What To Know Before Hosting Thanksgiving Dinner
As the holiday season approaches, it’s important to plan ahead for this year’s festivities. With Thanksgiving just around the corner, you should be aware of some important pieces of information to keep in mind, especially if you’re planning to host this year’s dinner. Please take note of the following facts while keeping your guests’ safety in mind as you give thanks with family and friends this year:
- Forty-four states (including Florida) have enacted liquor liability laws. These laws make it possible for a plaintiff to hold those who serve alcohol to an intoxicated or underage person responsible for any damage or injury caused by these same individuals after they leave the party.
- Liquor liability laws were originally intended to apply to taverns, bars, and other establishments selling and serving alcohol. However, the liability laws have expanded over time to include “social hosts” (i.e. those holding a holiday party in their home or business) in some states giving them some exposure to the risk of liability for serving alcohol.
- The United States Department of Labor states that holding an office holiday party with improper use of alcohol can make employers vulnerable to liability under tort, workers’ compensation, or other laws. If you’re throwing a company holiday party, you should first take precautions to prevent any risks and financially protect your business by making sure you have the proper insurance.
- When business owners host a holiday party and serve alcohol as part of the festivities, liquor liability can be covered by their commercial general liability (CGL) policy. However, it is always best to check with your insurance agent or broker first.
When hosting a holiday party for family and friends, it is quite common that there will be guests under the legal drinking age of 21, so here are a few things to keep in mind:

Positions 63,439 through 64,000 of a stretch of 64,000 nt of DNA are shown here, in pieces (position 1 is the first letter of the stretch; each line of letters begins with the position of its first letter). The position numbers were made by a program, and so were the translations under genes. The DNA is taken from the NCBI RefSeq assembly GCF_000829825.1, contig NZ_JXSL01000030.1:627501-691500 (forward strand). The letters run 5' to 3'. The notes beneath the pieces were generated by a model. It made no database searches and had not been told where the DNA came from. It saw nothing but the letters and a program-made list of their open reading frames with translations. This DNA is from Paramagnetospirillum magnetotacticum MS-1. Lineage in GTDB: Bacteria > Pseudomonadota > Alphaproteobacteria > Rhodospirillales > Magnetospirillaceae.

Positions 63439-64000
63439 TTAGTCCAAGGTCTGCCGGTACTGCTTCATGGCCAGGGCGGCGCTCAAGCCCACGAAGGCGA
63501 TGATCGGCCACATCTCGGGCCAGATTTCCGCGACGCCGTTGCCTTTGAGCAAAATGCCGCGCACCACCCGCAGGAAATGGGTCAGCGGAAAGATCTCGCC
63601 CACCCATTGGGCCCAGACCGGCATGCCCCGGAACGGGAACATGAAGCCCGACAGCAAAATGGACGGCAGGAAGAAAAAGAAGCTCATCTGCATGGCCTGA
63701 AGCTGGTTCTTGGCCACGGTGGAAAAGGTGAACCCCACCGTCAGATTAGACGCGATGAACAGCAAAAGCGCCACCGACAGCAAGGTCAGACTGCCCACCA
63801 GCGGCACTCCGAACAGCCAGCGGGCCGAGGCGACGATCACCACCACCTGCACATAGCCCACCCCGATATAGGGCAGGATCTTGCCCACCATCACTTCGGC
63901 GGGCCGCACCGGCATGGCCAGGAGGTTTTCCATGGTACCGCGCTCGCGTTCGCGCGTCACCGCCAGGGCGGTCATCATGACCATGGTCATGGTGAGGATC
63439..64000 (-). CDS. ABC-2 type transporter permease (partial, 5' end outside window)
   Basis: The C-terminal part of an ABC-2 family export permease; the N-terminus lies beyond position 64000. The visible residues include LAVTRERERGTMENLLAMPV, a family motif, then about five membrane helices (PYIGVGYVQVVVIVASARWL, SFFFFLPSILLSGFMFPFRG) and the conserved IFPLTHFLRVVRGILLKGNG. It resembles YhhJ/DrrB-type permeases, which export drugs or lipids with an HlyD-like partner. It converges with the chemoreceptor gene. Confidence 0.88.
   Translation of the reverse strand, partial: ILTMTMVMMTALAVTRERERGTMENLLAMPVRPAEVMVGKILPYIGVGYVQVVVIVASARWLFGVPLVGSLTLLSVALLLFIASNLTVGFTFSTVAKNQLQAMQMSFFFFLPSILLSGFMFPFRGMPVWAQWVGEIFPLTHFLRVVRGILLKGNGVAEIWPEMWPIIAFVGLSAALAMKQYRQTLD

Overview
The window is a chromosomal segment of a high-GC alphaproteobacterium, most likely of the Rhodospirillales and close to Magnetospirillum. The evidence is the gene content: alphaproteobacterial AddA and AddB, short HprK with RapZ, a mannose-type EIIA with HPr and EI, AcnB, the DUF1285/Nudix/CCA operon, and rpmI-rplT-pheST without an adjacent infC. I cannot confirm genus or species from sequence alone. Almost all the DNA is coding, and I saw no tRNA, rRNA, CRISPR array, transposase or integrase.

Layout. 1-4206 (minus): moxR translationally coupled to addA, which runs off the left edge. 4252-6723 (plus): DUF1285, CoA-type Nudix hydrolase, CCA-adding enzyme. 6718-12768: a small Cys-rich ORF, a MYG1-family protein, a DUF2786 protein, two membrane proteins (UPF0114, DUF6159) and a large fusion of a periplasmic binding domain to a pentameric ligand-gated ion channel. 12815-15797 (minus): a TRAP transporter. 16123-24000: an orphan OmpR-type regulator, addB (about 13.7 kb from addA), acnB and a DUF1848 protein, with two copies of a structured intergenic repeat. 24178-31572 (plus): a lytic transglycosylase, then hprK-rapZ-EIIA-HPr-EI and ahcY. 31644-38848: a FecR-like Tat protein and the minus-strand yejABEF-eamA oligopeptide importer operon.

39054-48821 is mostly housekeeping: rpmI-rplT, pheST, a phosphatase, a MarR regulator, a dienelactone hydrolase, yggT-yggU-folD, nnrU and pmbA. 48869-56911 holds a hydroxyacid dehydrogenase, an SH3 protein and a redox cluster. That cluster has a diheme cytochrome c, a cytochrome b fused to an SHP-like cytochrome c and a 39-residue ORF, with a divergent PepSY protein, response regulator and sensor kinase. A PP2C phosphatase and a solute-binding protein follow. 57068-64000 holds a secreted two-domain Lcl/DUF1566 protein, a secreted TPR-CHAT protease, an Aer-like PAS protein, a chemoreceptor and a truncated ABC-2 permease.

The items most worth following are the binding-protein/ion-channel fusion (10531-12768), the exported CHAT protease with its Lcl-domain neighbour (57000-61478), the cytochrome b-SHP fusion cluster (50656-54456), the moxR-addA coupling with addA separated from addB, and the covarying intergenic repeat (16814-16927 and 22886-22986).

- Florida law imposes a duty on social hosts with regards to the consumption of alcohol by guests. Known as the “Open House Party” law, it is a crime for any person 18 years or older to host an “open house party,” which is defined as any social gathering at a home, apartment, etc. if “the person knows that an alcoholic beverage or drug is in the possession of or being consumed by a minor at the residence and where the person fails to take reasonable steps to prevent the possession or consumption of the alcoholic beverage or drug.
- Any person who violates the statute may be charged with a second degree misdemeanor. If the violation results in serious bodily injury or death to the consuming minor, or to a third party as a result of the minor’s consumption, the host may be charged with a first degree misdemeanor.
- Florida law ALSO allows a “social host” to be sued by anyone injured as a result of a minor’s intoxication (either by alcohol or illegal drugs).
Therefore, here are 4 simple tips to ensure you don’t get into any trouble when throwing your holiday party this year:
- Limit alcohol at your holiday party through a ticketing process or onsite bartender.
- Designate one or two employees to watch employees and ensure that no one is excessively drinking, acting inappropriately or about to drive home while intoxicated.
- Offer car service or Ubers for employees to utilize at no cost if they are driving home from the party after drinking.
- No alcohol is to be present in any home, event space where minors are home having a party. Ensure that there is adult oversight at all times. No exceptions!